Town of Happy Valley-Goose Bay owed 1.7 million in taxes in 2012
Town of Happy Valley-Goose Bay is owed more than a million dollars in back taxes since 2009.
According to the Town of Happy Valley-Goose Bay’s 2012 audit, the municipality is owed more than a million dollars in unpaid taxes.
The audit states that, as of December 31 2012, the total amount of taxes still unpaid in Happy Valley Goose Bay was $1,757,328,compared to $1,453,977 in 2011.
Out of all the tax money owed to the Town, $879,000 is from property tax, $300,359 is business tax, and $577,969 is in water and sewer tax.
In previous interviews with The Labradorian, just days after the new Council was sworn in, all three members of the previous Council admitted that more should have been done to collect the back taxes.
“The outstanding taxes, that’s an onus on us as a municipality to put the notices out there to people who are delinquent in their taxes,” said former Mayor Leo Abbass.
“One of the things the auditor told us was hat we have to be more diligent in getting those taxes.”
Of course, the 1.7 million in overdue taxes didn’t accumulate in one year. According to Happy Valley-Goose Bay Town Clerk Hayward Broomfield, some people have owed taxes from as far back as 2005.
Former Councilor Brenda Way said that enforcing certain bylaws and policies, were challenging during her four years on council. She says that collecting the taxes and ordering property cleanups were things that should have been done more often during the previous term.
“In four years, I don’t feel that we managed to accomplish getting the back-taxes collected. We didn’t get the cleanups in some of the areas of town that have a lot of complaints about neighbours yards, we didn’t get them done,” said Way.
According to Hayward Broomfield, taxes are considered delinquent if they’re one month over due. The Town will then send out monthly notices to those who are in arrears, asking for them to pay up, or make arrangements.
If someone is delinquent for six months, according to Broomfield, the Town will consider cutting off the water supply to that person’s property. But The Town Council must approve such an action before staff can carry it out.
Former Deputy Mayor Stanley Oliver said that shutting off someone’s water is not an easy decision to make, which is why so many taxes were left unpaid.
“I think there was a reluctance by council and senior staff to do the ultimate to collect (taxes),” said Oliver.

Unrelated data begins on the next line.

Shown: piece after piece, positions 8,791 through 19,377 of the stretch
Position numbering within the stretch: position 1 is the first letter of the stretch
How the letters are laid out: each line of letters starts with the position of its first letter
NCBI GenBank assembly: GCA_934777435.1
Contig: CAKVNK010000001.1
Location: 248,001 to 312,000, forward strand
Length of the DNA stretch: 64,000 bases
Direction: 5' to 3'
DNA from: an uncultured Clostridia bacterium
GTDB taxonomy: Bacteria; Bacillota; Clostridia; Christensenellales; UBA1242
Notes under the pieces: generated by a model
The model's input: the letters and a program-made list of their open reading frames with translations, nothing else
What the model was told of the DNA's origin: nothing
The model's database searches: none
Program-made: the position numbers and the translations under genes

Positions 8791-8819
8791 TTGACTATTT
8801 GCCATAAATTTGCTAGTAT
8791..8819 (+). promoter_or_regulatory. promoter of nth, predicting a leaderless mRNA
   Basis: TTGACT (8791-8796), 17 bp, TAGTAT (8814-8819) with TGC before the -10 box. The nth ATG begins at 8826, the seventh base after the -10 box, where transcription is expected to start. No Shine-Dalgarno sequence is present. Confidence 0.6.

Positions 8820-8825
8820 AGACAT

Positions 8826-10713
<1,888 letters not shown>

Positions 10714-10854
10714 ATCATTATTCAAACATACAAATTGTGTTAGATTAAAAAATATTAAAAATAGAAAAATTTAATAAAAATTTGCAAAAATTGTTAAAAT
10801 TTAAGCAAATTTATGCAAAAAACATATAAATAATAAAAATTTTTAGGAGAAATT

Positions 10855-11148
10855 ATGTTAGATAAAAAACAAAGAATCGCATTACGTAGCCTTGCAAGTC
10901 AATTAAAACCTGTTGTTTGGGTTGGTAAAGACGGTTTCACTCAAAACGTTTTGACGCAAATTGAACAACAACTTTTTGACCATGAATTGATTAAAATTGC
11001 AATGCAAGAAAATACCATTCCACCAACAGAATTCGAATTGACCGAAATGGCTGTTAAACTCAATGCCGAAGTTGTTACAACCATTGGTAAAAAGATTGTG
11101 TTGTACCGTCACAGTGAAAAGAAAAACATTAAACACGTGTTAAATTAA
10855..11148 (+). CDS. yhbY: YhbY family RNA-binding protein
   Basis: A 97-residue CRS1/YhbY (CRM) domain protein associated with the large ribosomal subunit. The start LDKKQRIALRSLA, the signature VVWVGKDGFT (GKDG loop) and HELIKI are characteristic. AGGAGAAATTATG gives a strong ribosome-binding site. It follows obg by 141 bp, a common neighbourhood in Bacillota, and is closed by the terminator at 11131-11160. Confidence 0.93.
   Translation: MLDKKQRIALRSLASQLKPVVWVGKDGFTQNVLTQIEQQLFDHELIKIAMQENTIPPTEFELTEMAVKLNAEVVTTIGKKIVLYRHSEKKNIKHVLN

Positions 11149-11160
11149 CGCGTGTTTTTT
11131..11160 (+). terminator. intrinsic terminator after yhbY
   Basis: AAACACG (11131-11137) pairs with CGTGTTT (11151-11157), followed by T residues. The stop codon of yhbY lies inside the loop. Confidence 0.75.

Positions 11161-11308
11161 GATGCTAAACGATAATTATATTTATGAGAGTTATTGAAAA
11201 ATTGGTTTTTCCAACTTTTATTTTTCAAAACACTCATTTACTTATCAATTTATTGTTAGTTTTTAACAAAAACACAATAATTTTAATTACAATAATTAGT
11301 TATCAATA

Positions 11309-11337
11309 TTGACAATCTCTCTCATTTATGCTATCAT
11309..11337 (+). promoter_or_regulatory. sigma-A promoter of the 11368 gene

“That’s the last resort, to shut off someone’s water, whether it’s a business or a household. But you can’t have taxes in arrears for three or four years because…your taxes are do on an annual basis.”
Broomfield says that the Town staff has been spending a lot more time and effort in 2013 to collect taxes. He said that, recently, they shut of water to two properties, with permission from the previous council, which prompted quick payment arrangements to be made.
Broomfield says that he doesn’t know how much tax is still owed in town, but it’s less than the $1.7 million from 2012.
“We have collected some. People have been paying their arrears throughout the year,” he said.
But there’s still work to be done. Broomfield said that, in 2014, the Town would be seeking legal advice on how best to collect overdue business tax.
There’s certain cases, says Broomfield, where it can be difficult to collect overdue business tax. For example, if there is a business on Base that is overdue, the Town can’t shut off the water, since they have a different water source.
‘Important to be aware’
Deputy Mayor Cora Hamel Pardy — who also serves as Chair of the Finance, Administration and Policy Committee — said council feels it’s important that residents be aware of the town’s financial situation.
“We are concerned about the amount of taxes outstanding from individuals and businesses, and we have instructed management to undertake a thorough review to ensure steps are taken to address this issue,” said Hamel Pardy in a press release on Oct. 23. Everybody has to pay their taxes.”
She said by aggressively addressing this issue, the Town of Happy Valley-Goose Bay will improve cash flow and lessen the dependence on short-term operating debts, thus resulting in savings on interest payments.
Mayor Jamie Snook said the increase in accounts receivable from the previous year can be attributed largely to increased business activity and housing starts on top of a number of old files.
“Our community is growing and, as a result, more tax revenue is being generated,” he says. “However, there is still a major concern with outstanding debts. As a Council we will explore all options available to us to ensure taxes are collected. Residents want to know that everyone is being treated fairly and equally. Our ultimate goal is to put our community first and foremost, which is why it is important to ensure all residents and businesses are in good standing."
The Finance, Administration and Policy Committee is also researching other revenue generators to lessen the burden on taxpayers while increasing services to the community. As well, steps will be taken to reduce costs associated with Council and staff travel, as well as attendance at various functions within and outside the community.